Police to question Prescott on corruption

DPM faces Met inquiry into his stay with US billionaire, and fresh questions about links with property developer
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Indy Politics

John Prescott is to be interviewed by police who are investigating whether he broke anti-corruption laws when he accepted an invitation to stay with Philip Anschutz, the billionaire owner of the Millennium Dome.

The Metropolitan police have begun investigating a complaint that the Deputy Prime Minister breached the terms of the 1903 Prevention of Corruption Act. Several officers have been assigned to the case and they have begun conducting interviews and requesting paperwork.

The development could not come at a worse time for the Deputy Prime Minister, who takes over running the country from Tony Blair when he goes on holiday at the end of this week. The Prime Minister is also facing an interview by police officers investigating the cash-for-honours affair. They have already interviewed under caution several millionaire Labour donors and spoken to ministers, including the former party chairman Ian McCartney.

The police are looking into whether Mr Prescott broke the terms of the act by accepting an invitation to stay at Mr Anschutz's Colorado ranch last year.

Senior anti-fraud lawyers believe that Mr Prescott may have breached the act, which says that ministers should not accept hospitality from a person or organisation that has obtained or is trying to obtain an official contract.

Government officials, including Mr Prescott's former special adviser, Alan Schofield, could also face corruption charges because public servants are covered by the act.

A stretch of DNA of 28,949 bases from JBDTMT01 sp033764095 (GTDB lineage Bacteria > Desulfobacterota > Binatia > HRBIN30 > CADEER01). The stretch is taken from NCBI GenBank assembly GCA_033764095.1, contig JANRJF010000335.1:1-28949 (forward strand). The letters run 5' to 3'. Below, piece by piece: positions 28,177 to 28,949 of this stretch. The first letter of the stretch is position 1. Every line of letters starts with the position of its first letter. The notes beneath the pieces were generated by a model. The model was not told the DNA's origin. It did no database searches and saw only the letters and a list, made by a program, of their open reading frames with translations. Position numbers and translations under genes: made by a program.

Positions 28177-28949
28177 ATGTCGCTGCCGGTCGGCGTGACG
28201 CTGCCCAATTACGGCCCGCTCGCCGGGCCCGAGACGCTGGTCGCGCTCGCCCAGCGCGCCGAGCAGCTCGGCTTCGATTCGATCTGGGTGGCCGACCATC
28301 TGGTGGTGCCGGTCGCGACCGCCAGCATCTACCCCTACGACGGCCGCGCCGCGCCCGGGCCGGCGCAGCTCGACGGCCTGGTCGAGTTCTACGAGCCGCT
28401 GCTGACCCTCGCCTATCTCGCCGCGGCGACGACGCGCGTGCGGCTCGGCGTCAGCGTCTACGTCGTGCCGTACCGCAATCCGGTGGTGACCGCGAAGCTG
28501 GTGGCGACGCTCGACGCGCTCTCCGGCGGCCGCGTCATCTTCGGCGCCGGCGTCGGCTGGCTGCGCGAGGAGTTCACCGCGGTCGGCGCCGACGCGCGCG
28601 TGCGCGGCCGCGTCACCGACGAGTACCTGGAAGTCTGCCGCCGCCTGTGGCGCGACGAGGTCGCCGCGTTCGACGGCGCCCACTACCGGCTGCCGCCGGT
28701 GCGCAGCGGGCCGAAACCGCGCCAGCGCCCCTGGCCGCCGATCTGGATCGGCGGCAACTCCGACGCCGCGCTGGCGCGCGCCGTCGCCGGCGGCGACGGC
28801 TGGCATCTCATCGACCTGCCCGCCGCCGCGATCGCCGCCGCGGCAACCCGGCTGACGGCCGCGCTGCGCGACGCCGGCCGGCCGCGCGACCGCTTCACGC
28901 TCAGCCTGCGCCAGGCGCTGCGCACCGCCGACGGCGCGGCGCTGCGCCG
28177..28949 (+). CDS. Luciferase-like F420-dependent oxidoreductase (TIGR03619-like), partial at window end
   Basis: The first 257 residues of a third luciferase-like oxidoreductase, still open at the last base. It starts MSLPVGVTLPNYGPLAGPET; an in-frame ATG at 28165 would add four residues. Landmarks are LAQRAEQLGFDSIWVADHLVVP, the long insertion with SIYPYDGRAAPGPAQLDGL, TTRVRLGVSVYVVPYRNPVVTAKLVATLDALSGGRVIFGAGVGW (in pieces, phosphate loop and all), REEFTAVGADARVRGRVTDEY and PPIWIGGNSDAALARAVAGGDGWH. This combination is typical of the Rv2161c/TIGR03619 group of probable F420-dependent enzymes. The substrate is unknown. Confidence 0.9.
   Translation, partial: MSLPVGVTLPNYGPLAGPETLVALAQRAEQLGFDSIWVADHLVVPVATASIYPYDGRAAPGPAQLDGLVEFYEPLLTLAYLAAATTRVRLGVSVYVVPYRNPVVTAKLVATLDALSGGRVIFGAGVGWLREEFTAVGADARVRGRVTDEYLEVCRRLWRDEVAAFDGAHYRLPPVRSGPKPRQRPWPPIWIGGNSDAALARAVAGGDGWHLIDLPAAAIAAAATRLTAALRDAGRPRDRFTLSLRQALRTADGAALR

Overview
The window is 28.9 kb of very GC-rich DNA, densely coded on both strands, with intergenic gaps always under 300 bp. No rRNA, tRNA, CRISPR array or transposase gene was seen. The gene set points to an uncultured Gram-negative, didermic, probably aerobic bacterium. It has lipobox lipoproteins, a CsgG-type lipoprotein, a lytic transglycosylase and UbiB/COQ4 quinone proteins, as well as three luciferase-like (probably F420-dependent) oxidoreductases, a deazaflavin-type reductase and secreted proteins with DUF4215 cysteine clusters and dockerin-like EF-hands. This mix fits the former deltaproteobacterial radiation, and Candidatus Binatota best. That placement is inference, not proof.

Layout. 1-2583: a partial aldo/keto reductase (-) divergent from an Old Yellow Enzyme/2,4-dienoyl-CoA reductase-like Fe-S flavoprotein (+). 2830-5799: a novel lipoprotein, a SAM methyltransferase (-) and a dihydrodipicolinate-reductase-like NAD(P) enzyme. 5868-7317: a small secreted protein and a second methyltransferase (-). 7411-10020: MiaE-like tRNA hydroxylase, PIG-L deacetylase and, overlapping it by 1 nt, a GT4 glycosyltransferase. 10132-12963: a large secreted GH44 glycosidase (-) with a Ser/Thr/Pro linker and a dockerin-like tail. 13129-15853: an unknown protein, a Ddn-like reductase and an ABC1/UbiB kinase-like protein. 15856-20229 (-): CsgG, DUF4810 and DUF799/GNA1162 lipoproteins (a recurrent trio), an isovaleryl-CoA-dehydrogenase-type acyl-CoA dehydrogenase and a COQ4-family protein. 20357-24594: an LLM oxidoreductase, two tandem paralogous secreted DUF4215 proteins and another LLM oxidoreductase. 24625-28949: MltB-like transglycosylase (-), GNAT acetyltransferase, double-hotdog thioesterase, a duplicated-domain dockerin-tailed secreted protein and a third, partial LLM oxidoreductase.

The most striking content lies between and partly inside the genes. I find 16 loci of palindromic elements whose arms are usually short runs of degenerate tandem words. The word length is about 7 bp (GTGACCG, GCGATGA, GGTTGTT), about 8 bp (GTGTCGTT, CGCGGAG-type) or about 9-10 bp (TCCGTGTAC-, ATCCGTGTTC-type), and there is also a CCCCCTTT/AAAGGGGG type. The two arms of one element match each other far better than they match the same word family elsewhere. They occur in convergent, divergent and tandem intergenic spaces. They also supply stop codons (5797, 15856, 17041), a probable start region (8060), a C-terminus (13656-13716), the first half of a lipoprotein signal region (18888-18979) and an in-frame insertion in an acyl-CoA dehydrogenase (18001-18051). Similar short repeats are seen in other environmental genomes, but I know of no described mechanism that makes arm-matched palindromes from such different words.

Officers working in the specialist crimes directorate led by John Yates are understood to be taking seriously a complaint about Mr Prescott by the Liberal Democrat MP Norman Baker.

Last night, a source said they were gathering preliminary evidence before referring the complaint to the Crown Prosecution Service for assessment.

"We can confirm we have received an allegation of an offence ... and are considering its content," said a spokesman for the Met. "The allegation is in relation to hospitality or consideration received from the person or organisation which has obtained or is try to obtain an official contract."

Mr Baker said last night he was pleased the police were looking into the complaint. "I have been pleased by the professional response the police have shown in reaction to my letter. And I have formed the impression that they have taken the matter seriously," the MP for Lewes said.

Mr Prescott has already been rebuked for failing to declare the stay in the register of members' interests. He has also been accused by the Conservatives of breaching the ministerial code of conduct.

Lord Oakeshott of Seagrove Bay, a Liberal Democrat Treasury spokesman, said Mr Prescott was guilty of a clear conflict of interest. "The act makes it very clear that hospitality must not be accepted from anyone who has obtained a government contract. The rules are very clear but the Government has been very casual about them. John Prescott wouldn't recognise a conflict of interest if it punched him on the nose," he said.

Whitehall is furious that the Deputy Prime Minister compromised the integrity of officials in his private office who accompanied him during his stay at the ranch.

Civil servants are advised not to accept hospitality if a conflict of interest could be anticipated, and they could also be investigated under anti-corruption laws. After returning from the ranch they were advised by the head of the Home Civil Service to register the stay.